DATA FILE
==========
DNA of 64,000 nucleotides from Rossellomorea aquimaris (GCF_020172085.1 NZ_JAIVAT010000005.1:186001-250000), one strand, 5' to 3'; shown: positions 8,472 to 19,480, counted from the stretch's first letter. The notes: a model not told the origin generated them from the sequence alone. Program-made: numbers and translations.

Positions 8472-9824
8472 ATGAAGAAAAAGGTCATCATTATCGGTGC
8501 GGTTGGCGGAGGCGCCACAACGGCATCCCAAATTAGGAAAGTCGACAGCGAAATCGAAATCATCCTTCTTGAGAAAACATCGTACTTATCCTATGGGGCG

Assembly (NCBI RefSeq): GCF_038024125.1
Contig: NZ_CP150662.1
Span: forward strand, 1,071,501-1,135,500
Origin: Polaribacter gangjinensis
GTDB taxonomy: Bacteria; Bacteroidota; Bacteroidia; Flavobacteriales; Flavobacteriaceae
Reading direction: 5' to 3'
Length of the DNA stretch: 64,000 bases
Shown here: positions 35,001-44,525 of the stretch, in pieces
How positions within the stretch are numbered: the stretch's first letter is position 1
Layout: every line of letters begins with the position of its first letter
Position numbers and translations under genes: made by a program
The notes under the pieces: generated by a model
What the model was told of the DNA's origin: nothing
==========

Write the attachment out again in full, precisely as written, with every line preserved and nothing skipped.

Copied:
DNA of 64,000 nucleotides from Rossellomorea aquimaris (GCF_020172085.1 NZ_JAIVAT010000005.1:186001-250000), one strand, 5' to 3'; shown: positions 8,472 to 19,480, counted from the stretch's first letter. The notes: a model not told the origin generated them from the sequence alone. Program-made: numbers and translations.

Positions 8472-9824
8472 ATGAAGAAAAAGGTCATCATTATCGGTGC
8501 GGTTGGCGGAGGCGCCACAACGGCATCCCAAATTAGGAAAGTCGACAGCGAAATCGAAATCATCCTTCTTGAGAAAACATCGTACTTATCCTATGGGGCG

Assembly (NCBI RefSeq): GCF_038024125.1
Contig: NZ_CP150662.1
Span: forward strand, 1,071,501-1,135,500
Origin: Polaribacter gangjinensis
GTDB taxonomy: Bacteria; Bacteroidota; Bacteroidia; Flavobacteriales; Flavobacteriaceae
Reading direction: 5' to 3'
Length of the DNA stretch: 64,000 bases
Shown here: positions 35,001-44,525 of the stretch, in pieces
How positions within the stretch are numbered: the stretch's first letter is position 1
Layout: every line of letters begins with the position of its first letter
Position numbers and translations under genes: made by a program
The notes under the pieces: generated by a model
What the model was told of the DNA's origin: nothing